On this episode of the Project Kuwait podcast, Mahdi, Meg, and Liam are honored to interview Faye Sultan, a Kuwaiti Olympic swimmer in the 2012 and 2016 Games. Faye shares with listeners about her journey as a swimmer and the importance of being involved in athletics and studies in a good balance. She is an advocate for female athletes and she wants to see more people in Kuwait be active.
1:39 – Faye describes her journey towards becoming an Olympic swimmer. She started swimming competitively at age 8 (when her parents had to bribe her with Kit Kats) and she joined Elite Swim Team a couple of years later. On this team, she was introduced to reliable and established workouts which propelled her to the next level.
4:48 – She really had a proclivity towards the water, but at times it was a love/hate relationship.
5:37 – Meg talks about her own experience with beginning swimming at age 5 and having to choose to commit to swimming over other sports at age 12. What stands out to her looking back is the incredible time commitment that swimming required.
6:18 – Faye went to the States for college, where her swimming experience was very different than her time in Kuwait. Because of the remoteness of her college, she was able to focus entirely on being a student athlete.
7:44 – Faye provides some background on her family and asserts that swimming was more grueling than the tennis and basketball that her brothers chose to pursue. She typically trained from 5:00-6:45am, went to school, and was back in the pool by 2:30pm for another training session before going to bed at 8:00pm and starting all over. She credits the support of her family for her success and ability to train as much as she could.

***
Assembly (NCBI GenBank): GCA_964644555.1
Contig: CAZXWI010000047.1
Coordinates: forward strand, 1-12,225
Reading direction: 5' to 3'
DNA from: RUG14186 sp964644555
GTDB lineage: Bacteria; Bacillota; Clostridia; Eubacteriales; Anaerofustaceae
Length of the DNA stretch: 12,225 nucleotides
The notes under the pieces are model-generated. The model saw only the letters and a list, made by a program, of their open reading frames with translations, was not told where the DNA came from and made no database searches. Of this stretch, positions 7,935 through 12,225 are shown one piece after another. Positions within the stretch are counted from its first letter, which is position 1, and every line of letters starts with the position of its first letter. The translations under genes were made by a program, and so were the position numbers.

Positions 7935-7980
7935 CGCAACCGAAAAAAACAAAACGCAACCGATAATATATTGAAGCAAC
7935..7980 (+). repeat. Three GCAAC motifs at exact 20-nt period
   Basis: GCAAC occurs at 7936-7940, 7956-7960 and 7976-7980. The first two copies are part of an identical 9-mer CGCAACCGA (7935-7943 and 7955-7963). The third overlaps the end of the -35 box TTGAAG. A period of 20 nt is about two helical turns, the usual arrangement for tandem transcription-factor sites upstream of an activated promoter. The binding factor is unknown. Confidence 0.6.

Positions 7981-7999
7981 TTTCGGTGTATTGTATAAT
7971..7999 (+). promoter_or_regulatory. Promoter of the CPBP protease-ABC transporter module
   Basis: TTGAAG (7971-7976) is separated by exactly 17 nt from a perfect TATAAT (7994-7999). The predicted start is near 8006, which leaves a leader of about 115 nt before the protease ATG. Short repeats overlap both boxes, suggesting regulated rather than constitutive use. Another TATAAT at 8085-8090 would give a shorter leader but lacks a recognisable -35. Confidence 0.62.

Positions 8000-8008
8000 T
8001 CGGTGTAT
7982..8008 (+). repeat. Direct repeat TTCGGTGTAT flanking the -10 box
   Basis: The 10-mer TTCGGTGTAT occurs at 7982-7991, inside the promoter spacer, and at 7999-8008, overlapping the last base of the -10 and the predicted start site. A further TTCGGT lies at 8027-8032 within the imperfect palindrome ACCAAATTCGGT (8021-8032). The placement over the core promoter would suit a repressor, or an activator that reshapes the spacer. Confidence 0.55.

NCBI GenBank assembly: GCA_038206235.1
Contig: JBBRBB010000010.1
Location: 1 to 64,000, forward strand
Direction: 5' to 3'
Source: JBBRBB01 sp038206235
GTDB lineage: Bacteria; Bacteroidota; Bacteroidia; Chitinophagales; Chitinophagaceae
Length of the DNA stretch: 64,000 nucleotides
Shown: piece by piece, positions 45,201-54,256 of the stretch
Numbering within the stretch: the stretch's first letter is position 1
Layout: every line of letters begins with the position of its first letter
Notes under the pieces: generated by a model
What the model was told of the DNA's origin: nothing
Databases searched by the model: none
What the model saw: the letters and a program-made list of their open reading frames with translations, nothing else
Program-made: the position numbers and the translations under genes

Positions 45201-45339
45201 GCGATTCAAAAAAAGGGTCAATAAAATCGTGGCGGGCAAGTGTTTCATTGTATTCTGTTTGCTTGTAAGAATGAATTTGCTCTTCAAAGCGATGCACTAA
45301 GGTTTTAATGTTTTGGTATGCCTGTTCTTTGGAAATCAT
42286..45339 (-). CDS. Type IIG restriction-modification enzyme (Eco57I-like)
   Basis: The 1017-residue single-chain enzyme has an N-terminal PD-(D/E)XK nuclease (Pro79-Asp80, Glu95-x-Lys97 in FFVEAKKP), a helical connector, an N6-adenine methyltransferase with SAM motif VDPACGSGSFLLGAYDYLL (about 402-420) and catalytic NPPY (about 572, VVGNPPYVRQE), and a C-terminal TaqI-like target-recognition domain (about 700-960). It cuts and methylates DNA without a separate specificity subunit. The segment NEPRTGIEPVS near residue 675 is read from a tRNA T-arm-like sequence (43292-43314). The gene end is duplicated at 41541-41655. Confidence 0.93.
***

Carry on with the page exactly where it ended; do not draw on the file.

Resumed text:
11:13 – Meg brings up the difficulty finding other girls to compete against.
11:36 – Faye acknowledges that she did suffer from a lack of competition until she went to college.
13:04 – Mahdi asks Faye how she dealt with negative feedback and backlash to her competitiveness.
13:29 – Faye says that most people were supportive, but she just didn’t pay attention to those who weren’t.
14:33 – Faye talks about leading the way for female athletes with humility and building awareness about female athletes in general.
15:43 – Faye describes the lack of funding from the government or other sources until she was on the Olympic team. Her parents solely funded her training for the years leading up to then.
16:40 – Mahdi says that even though there is so much raw talent in Kuwait, many parents make their children focus on school over sports, so very few make it to elite levels of competition.
17:49 – Faye asserts that sports can save kids’ lives. There are so many applicable lessons learned through athletics, and it teaches kids about the importance of commitment and balance.
18:27 – Meg and Faye describe the lessons learned including discipline and working hard towards goals.
20:02 – Faye outlines common injuries that can occur during competitive swimming, even though it is not an impact sport. She advocates for plenty of warming up and stretching before a workout and then consistently using ice after a swim. She also says that athletes should be smart and know their bodies, not pushing too hard but also continuing to work out unaffected areas even when they’ve sustained an injury.
22:27 – Liam asks about Faye’s workout routine and if she ever works out in a gym. Faye typically worked out with weights 3 times per week and did dry land workouts 2 times per week in college.
24:40 – In college, Faye did 2 workouts per day that were 2-2.5 hours each, and in Kuwait she did 2 workouts of 1.5-2 hours per day. She discusses the differences that she noticed between her